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03/18/2022

Roundtable Discussion: After Indiana's collapse against St. Mary's, we grade Mike Woodson's first season and look ahead

Disappointing would be an understatement. Indiana’s season comes to a close after an 82-53 loss in the round of 64 against fifth-seeded St. Mary’s. 

To wrap up the season, our guys answer and discuss some of the biggest questions.

What went wrong against St. Mary’s?

William McDermott: They just looked exhausted. There are no excuses but Indiana was unprepared and drained. St. Mary’s is a great team and it was just one of those games where the Hoosiers never left the hotel room. It doesn’t help that Trayce Jackson-Davis, Xavier Johnson and Jordan Geronimo were basically playing a three on five as the other players were non-existent. 

Zak Ibrahim: What didn’t go wrong? Of course it’s important to note IU was playing its fifth game in a week. Saint Mary’s was playing its first game in nine days, so fatigue was clearly a factor. Indiana could never produce any quality looks outside of the first 10 minutes, while the defense never played up to its potential because of the fatigue. Saint Mary’s shot the lights out from 3-point range while IU got no perimeter scoring. 

Jack Edwards: Beating St. Mary’s was always going to prove to be difficult. It is even harder when three starters struggle offensively. Race Thompson, Parker Stewart and Miller Kopp combined for 64 minutes and had just six points to show for it. Not good enough.

Zion Brown: It felt like Indiana was too mentally drained to compete with St. Mary’s. After all Indiana had been through in the week leading to the game, it was going to be far too difficult for the Hoosiers to contend with a veteran squad like the Gaels.

How would you grade Mike Woodson’s first season? 

Zion: I would give Mike Woodson’s season an A-. The year was highlighted by an NCAA Tournament appearance and victories over Purdue, Illinois, Ohio State and Michigan. When you add the optimism of promising recruiting classes, Woodson’s tenure started off well. Woodson definitely has room for improvement as a college basketball head coach, but you can’t ask much more for a first-year head coach in the Big Ten.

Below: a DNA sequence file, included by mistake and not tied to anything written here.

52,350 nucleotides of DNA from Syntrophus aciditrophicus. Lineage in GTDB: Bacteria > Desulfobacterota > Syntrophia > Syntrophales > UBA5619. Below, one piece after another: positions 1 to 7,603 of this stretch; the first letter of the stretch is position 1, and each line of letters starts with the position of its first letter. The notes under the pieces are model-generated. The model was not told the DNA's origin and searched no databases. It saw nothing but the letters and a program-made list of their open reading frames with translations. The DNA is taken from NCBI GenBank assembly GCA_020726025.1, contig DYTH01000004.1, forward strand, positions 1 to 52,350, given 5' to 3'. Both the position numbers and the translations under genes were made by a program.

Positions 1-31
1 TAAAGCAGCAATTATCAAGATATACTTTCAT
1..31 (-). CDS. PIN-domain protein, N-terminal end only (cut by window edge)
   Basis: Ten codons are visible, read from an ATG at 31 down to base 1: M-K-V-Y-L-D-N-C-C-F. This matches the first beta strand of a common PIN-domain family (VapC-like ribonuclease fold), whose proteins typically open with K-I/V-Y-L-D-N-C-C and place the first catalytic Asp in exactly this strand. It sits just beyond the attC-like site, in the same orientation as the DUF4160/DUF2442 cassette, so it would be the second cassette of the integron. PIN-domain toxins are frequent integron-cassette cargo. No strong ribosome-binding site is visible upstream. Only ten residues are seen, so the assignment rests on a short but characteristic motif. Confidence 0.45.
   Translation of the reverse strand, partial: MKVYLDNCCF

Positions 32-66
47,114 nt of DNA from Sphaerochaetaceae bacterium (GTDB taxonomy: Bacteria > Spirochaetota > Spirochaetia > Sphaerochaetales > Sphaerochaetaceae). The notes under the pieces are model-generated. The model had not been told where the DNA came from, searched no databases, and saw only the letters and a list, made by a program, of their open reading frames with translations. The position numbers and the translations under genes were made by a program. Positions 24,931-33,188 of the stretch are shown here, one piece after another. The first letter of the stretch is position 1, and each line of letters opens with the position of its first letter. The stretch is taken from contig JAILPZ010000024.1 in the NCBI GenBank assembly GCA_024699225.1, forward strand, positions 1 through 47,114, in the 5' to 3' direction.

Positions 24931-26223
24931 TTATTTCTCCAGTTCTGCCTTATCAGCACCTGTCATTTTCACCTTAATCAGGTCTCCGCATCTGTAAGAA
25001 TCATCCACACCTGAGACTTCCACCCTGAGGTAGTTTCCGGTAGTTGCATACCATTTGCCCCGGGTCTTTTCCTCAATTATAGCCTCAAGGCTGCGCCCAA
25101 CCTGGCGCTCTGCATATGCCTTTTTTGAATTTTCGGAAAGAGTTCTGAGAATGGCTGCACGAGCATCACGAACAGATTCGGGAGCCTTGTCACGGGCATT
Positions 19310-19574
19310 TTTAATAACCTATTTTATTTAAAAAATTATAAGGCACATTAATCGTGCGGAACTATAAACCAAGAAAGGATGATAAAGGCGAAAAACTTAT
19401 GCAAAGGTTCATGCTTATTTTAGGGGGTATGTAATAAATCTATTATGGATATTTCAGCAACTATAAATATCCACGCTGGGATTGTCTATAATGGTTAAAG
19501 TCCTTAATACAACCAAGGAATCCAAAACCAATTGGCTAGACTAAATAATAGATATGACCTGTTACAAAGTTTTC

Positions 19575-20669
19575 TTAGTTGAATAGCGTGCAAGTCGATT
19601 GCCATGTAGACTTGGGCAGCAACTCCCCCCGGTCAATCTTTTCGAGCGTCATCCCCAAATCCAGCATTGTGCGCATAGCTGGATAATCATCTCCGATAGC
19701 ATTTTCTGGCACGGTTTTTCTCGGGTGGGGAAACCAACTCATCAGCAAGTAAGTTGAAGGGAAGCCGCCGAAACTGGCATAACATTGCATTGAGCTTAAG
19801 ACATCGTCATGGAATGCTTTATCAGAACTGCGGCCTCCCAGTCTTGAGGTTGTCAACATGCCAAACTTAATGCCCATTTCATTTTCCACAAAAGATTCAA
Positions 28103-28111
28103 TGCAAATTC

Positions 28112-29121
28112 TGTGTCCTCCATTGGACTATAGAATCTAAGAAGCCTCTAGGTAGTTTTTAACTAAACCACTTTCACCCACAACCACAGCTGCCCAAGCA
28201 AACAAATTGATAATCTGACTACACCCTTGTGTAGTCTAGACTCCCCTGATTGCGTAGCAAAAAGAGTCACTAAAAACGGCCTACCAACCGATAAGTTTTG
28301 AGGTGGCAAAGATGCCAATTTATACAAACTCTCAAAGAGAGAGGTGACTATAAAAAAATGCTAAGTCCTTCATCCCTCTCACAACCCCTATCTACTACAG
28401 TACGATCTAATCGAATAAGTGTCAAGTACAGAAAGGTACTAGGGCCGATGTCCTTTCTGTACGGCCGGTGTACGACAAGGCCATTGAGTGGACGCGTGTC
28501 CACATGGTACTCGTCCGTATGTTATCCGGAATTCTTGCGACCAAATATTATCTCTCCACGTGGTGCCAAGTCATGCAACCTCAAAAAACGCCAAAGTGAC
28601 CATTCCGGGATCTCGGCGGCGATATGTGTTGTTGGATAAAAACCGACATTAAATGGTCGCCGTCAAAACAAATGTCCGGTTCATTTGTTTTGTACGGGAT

William: B+. Very successful first year for Mike Woodson. I think it met and exceeded many expectations in the first season of a new era. Woodson was thrown into a tough spot and still made the tournament and ended multiple losing droughts. The sky's the limit. 

Zak: Mike Woodson gets a B+ from me as well. I was the one that called his first season a success after beating Purdue but I felt inclined to change my mind after the month of February. Luckily for IU, a quick turnaround occurred in the postseason. Through its run in both tournaments, IU showed the necessary belief needed to make a run at March Madness. Woodson instilled that belief and that’s a powerful thing.

Jack: I’m gonna go a little different to the rest of the guys and say a B. Before the season, both myself and the other guys projected Indiana as a 6-8 seed in the NCAA Tournament, meaning that they’re eventual 12 seeded play-in fell below pre-season expectations. Granted, we learned a lot about the roster's shortcomings, so he gets props for making the tournament and having a run in the Big Ten Tournament. However, there were flaws to the season (looking at you, February), giving it a very average finish in my eyes.

How should this team be remembered?

Jack: The pretext for every big game this year was about what IU had done in the past. Indiana broke numerous negative droughts and streaks this year, leading the team into a new year in 2022-2023 with a fresher start in a lot of ways. This team won’t be difficult to improve from (decent shooting changes a lot), nor was it a disappointing season. The most likely scenario is that this team is largely forgotten beyond the ending of the Purdue and NCAA Tournament droughts, as this year does not represent what Woodson’s Hoosiers will look like with years and recruits under the belt.